Senate Examines Risks Of Target-Date Funds
The Senate Special Committee on Aging held a hearing Wednesday to examine the risks and potential conflicts of interest inherent in target-date funds.
For 401(k) administrators that offer their own target-date funds, comprised of their own offerings, in plans that automatically enroll workers, "it's the easiest money to get and the hardest money to lose," testified John Rekenthaler, vice president of research at Morningstar.
Last year, even as investors redeemed money from nearly every mutual fund category, target-date funds reaped $57 billion in inflows, and they are on pace to attract another $60 billion this year. Nearly 86% of the assets in target-date funds are held in retirement plans.
Because the glidepaths and risk allotment of target-date funds vary so greatly, even for funds with the same retirement target, their performance is all over the map, experts testified. With equity exposure ranging from 26% to 72% in the 2010 target-date group, for instance, those funds lost anywhere between 23% and 38% last year.
46% of Unemployed in '08 Cashed Out of Their 401(k)
Forty-six percent of those leaving a job in 2008 tapped into their 401(k), maintaining an "alarmingly high" rate of people cashing in since 2005, Hewitt Associates said. Sixty-percent of those cashing in were in their 20s, and 33% were in their 50s.
However, those with more money saved tended to appreciate the importance of its purpose, with only 8% of those with balances of $100,000 or more dipping into their 401(k), and 85% of those with balances of $1,000 or less running with the money.
51% at Risk of Struggling in Retirement
The percentage of Americans at risk of having to cope with lower living standards in retirement has risen to 51%, seven percentage points higher than the 44% last measured in 2007, the Center for Retirement Research at Boston College found. And the figures would be even higher if they accounted for healthcare and long-term care, the center said. Among low-income households, the percentage at risk is 60%, among middle-income it's 47%, and for high-income it's 42%.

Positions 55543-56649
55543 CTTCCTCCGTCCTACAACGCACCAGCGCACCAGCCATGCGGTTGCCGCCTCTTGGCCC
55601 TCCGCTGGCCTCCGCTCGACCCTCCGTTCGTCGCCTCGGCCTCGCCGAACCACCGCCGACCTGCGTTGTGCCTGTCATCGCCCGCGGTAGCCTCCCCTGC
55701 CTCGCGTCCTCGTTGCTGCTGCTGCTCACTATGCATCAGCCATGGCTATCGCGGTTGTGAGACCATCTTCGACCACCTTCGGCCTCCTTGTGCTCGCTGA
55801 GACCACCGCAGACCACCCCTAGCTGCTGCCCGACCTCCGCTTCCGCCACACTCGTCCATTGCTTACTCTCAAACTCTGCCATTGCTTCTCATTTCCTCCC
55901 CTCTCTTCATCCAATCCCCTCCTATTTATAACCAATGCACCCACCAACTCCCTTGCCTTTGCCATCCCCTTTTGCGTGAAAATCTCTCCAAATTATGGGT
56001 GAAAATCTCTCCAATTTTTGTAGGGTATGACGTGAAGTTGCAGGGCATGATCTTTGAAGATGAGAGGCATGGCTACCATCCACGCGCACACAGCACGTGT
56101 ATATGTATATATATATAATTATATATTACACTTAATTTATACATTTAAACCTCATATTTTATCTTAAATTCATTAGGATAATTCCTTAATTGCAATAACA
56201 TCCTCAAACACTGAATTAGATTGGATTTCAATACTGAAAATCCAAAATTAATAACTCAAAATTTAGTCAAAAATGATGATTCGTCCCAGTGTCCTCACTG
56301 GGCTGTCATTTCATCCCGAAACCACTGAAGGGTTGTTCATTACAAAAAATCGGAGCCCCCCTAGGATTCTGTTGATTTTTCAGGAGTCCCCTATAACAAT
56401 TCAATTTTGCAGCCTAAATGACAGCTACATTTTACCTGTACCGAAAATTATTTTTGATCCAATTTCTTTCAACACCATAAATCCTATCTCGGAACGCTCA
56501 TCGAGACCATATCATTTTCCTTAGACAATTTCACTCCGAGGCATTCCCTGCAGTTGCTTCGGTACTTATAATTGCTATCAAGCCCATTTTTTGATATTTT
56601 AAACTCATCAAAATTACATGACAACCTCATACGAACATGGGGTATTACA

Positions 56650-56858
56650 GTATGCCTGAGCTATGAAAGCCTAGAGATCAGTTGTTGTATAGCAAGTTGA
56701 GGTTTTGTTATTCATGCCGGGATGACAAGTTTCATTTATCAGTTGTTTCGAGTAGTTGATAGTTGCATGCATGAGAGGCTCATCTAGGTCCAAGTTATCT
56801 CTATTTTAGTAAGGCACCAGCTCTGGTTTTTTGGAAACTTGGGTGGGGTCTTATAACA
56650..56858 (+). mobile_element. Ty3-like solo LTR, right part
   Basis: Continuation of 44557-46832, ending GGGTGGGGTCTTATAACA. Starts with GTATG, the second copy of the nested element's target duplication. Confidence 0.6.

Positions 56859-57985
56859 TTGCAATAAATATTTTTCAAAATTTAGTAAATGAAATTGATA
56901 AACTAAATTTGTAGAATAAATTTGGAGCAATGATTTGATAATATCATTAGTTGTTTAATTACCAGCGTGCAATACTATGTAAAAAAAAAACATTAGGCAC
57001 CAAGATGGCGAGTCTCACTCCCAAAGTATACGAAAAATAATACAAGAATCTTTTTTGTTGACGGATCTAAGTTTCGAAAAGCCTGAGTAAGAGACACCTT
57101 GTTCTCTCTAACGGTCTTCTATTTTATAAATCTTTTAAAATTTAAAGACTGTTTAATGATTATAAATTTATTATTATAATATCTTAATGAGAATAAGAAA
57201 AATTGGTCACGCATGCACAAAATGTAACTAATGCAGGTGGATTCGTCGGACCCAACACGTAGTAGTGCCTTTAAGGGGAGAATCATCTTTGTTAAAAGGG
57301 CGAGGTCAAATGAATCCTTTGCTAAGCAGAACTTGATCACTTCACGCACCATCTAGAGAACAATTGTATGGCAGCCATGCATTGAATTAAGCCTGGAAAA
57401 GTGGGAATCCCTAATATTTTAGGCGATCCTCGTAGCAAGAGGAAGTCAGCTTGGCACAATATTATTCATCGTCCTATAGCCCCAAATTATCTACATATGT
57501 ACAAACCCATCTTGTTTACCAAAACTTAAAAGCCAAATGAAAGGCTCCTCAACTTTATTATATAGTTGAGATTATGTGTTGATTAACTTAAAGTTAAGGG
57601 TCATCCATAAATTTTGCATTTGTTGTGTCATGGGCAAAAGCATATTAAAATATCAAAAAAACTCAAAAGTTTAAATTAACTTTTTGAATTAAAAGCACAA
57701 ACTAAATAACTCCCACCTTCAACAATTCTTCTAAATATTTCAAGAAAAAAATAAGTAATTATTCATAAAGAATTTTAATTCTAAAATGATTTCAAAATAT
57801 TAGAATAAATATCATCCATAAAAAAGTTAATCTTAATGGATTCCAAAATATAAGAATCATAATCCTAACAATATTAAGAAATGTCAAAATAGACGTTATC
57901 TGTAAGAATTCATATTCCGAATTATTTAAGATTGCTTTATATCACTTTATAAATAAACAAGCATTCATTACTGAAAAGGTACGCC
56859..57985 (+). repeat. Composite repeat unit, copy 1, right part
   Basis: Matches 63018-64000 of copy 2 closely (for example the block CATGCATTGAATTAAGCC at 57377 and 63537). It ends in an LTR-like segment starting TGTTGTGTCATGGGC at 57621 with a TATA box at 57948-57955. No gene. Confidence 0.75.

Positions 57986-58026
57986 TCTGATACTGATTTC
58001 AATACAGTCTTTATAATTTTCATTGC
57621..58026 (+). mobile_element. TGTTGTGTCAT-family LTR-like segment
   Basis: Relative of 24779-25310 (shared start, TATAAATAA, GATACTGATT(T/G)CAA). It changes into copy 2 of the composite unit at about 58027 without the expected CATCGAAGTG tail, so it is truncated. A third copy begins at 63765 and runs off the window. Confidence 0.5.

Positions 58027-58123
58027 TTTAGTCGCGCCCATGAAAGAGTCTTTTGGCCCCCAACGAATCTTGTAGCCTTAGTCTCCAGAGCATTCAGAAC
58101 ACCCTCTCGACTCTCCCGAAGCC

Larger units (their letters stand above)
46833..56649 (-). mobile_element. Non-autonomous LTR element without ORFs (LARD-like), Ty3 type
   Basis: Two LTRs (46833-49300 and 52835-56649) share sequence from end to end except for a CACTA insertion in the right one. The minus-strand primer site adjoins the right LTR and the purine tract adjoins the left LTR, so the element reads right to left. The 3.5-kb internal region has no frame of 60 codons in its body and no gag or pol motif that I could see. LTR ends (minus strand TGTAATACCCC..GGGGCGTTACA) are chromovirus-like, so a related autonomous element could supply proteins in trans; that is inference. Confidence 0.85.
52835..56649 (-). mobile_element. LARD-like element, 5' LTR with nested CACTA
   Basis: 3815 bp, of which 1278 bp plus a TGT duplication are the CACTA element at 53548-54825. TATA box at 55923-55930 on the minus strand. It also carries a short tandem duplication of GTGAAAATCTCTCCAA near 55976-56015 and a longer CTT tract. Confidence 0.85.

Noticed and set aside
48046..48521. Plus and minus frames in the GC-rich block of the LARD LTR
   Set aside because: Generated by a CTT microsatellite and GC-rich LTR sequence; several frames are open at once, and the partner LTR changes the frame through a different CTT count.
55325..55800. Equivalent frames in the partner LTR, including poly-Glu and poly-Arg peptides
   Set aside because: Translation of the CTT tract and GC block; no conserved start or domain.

And Nationwide Mutual Insurance, which underwrote the research for this National Retirement Risk Index, has found that many investors are becoming disengaged about planning for retirement. Twenty-five percent fewer people say they would seek advice before making investment decisions, and 60% less agree that retirement income is important.
"We are clearly facing a retirement crisis, one that will continue to grow as younger workers age," said center Director Alicia H. Munnell. Both the center and Nationwide are calling on investors and their advisers to proactively prepare for retirement, particularly for advisers to empathize with their clients' frustration and cynicism. Specifically, the organizations recommend that people save and invest more, reduce debt and work longer.
6.6 Million Americans Age 65+ Looking for Work
While the recession has forced many Americans to delay retirement, one of the hardest hit are those already retired in search of work. There are 6.6 million Americans age 65 or older who have lost their jobs in the recession, 61% more than the 4.1 million unemployed in this age group in 2000.